Another bill I’ve introduced, LB180, expands program eligibility for Nebraska’s Community College Gap Assistance Program. In recent years, employees have increasingly highlighted the lack of skilled employees available to fill open positions. LB180 expands the number of fields eligibility for the Gap Assistance Program, which provides financial aid community college students taking non-credit courses that lead to jobs in high-demand fields. Examples of programs include certified nursing assistants and commercial driver’s license programs. LB180 passed through the legislature last week and has been sent to the Governor.
The lack of trained employees to fill Nebraska’s job needs will continue to hurt our state’s economy until we can find ways to link people with the training necessary to fill open jobs. A few weeks ago, Senator Matt Hansen of northeast Lincoln and I reaffirmed the need to seek a variety of solutions for this growing issue, including adequately funding Nebraska’s community and state college system, and seeking the perspectives of both business leaders and employees in finding ways to train Nebraska residents and attract new talent to our state to fill these needs.
Extending the Children’s Commission
Nebraska’s child welfare system is not a single entity. It relies on the work of a number of state agencies, nonprofits, private actors, and families. It’s in the best interests of kids being served to have all these organization on the same page and working in unison to carry out their missions. Since 2012, the Nebraska Children’s Commission has brought stakeholders, service providers, members of the Legislature, Supreme Court, Department of Health and Human Services, and Supreme Court together to coordinate a shared vision for Nebraska’s child welfare system.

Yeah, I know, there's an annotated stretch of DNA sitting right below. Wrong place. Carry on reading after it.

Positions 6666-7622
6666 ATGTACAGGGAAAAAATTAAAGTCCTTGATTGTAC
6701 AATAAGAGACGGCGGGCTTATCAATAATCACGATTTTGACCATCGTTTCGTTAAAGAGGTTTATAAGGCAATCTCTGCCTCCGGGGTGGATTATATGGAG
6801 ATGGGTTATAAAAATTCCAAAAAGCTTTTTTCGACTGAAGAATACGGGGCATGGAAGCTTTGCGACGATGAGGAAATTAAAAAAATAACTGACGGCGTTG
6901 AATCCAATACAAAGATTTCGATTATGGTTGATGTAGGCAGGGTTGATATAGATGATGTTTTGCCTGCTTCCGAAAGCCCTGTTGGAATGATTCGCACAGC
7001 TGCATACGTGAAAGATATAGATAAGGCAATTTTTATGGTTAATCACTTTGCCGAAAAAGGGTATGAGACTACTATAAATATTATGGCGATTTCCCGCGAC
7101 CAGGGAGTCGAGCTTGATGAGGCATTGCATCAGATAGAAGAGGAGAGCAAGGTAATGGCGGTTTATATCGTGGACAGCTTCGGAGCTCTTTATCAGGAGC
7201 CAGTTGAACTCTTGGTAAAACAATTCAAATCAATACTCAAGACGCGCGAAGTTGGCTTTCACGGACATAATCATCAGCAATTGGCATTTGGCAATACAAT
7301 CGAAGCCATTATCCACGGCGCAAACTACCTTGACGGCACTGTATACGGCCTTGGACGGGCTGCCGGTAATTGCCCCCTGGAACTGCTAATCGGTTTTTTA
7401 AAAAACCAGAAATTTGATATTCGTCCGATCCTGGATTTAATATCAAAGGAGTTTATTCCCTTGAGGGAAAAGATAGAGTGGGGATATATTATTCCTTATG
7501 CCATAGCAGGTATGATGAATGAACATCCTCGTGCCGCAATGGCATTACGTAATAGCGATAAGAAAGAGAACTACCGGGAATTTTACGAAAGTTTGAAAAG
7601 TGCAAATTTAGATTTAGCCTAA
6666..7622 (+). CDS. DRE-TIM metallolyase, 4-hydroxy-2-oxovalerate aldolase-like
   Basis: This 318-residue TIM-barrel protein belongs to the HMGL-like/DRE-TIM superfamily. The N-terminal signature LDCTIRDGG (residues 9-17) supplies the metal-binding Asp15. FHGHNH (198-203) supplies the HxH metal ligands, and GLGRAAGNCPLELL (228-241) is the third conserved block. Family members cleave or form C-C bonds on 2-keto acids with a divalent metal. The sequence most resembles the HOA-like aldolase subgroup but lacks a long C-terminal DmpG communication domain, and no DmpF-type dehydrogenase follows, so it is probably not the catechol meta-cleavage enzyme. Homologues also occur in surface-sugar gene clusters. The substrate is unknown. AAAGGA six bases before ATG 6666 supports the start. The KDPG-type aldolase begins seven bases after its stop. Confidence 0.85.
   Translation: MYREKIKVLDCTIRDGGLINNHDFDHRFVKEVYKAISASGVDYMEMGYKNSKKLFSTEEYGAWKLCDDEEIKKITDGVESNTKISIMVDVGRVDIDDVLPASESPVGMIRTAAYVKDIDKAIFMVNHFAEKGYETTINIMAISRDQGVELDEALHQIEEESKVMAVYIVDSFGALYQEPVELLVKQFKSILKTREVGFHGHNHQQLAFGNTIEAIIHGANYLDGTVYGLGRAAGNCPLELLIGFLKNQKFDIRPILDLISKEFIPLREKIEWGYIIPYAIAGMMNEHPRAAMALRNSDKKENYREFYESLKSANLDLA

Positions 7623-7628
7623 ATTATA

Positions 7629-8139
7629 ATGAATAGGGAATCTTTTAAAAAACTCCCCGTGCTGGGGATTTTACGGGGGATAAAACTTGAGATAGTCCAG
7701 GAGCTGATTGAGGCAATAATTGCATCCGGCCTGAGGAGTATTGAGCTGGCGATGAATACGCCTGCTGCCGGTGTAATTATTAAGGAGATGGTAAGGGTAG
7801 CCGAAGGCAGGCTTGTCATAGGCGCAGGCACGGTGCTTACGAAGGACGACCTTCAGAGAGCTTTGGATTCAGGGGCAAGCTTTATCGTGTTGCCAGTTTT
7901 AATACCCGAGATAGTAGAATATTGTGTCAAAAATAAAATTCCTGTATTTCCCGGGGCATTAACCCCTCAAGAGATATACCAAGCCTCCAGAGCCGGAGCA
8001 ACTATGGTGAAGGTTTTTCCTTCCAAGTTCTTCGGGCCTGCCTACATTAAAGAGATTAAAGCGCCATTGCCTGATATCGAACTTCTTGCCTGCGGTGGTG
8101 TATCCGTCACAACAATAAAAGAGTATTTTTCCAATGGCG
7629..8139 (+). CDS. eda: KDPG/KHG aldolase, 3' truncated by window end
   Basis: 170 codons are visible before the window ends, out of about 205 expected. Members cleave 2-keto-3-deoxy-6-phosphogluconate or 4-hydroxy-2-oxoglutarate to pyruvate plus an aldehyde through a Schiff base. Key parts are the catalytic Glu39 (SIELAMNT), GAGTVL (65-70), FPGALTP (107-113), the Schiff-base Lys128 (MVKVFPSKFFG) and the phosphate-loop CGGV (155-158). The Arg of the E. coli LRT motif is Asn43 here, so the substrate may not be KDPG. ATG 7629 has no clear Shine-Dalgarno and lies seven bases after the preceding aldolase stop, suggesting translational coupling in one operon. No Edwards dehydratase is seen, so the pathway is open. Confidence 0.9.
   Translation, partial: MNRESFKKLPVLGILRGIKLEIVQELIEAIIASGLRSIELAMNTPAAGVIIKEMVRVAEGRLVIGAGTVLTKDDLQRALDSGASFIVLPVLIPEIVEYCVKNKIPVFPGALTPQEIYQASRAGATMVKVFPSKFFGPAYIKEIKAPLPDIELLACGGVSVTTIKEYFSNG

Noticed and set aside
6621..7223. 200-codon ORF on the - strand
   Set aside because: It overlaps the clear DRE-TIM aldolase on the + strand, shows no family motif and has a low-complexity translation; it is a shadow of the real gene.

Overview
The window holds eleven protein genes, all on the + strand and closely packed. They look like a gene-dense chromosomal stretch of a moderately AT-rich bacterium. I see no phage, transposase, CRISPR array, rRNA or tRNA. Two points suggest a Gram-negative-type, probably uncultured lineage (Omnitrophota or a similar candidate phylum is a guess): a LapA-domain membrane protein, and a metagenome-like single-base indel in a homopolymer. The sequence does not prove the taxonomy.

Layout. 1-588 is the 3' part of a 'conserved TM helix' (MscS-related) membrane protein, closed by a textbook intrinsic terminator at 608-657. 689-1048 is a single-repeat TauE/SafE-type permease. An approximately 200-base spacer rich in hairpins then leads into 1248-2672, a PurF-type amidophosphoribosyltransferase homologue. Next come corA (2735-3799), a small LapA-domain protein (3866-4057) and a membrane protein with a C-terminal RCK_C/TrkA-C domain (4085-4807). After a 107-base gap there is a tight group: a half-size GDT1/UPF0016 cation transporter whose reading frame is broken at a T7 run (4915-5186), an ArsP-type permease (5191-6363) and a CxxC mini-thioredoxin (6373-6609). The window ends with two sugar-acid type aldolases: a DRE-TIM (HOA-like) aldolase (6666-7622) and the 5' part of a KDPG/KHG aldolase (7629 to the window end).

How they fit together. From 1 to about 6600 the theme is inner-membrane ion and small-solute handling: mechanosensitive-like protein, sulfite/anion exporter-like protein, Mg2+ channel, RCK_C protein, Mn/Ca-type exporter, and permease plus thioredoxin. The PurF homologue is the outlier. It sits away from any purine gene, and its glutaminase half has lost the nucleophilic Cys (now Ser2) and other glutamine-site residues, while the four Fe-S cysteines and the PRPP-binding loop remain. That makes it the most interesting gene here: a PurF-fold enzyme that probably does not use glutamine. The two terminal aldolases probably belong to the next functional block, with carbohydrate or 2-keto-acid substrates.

Over its six years, the Children’s Commission has recognized a number of gaps in state laws that were harming kids, and has lead to a number of pieces of legislation to improve the lives of Nebraska children. The Children’s Commission is set to sunset in 2019. LB330removes this sunset on the Children’s Commission, clarifies and streamlines its responsibilities, and places the entity under the Nebraska Office of the Public Council. LB330 passed out of the Executive Board on a 9-0 vote, and is currently on General File.
Bridge to Independence
One of the recent recommendations from the Children’s Commission relates to minor changes we can make to the Bridge to Independence program to increase the number of youth assisted. The Bridge to Independence Program was created in 2013 and helps provide support to youth ages 19 through 21 that are aging out of foster care. Some of these services include Independence Coordinators to provide advice, resources and goals, as well as assistance with signing up for eligible health care coverage, such as the ACA exchange or Medicaid. To stay in the program, youth must be working, pursuing an education, or volunteering.
LB332 and the amendment, AM1384, adjust the Bridge to Independence Program by changing the eligibility criteria to expand access to youth who entered into a guardianship from the juvenile justice system before they were 17. These changes are paid for by eliminating duplicative payments and limiting program eligibility to Nebraskans. This allows the program to serve more youth while staying within current funding levels.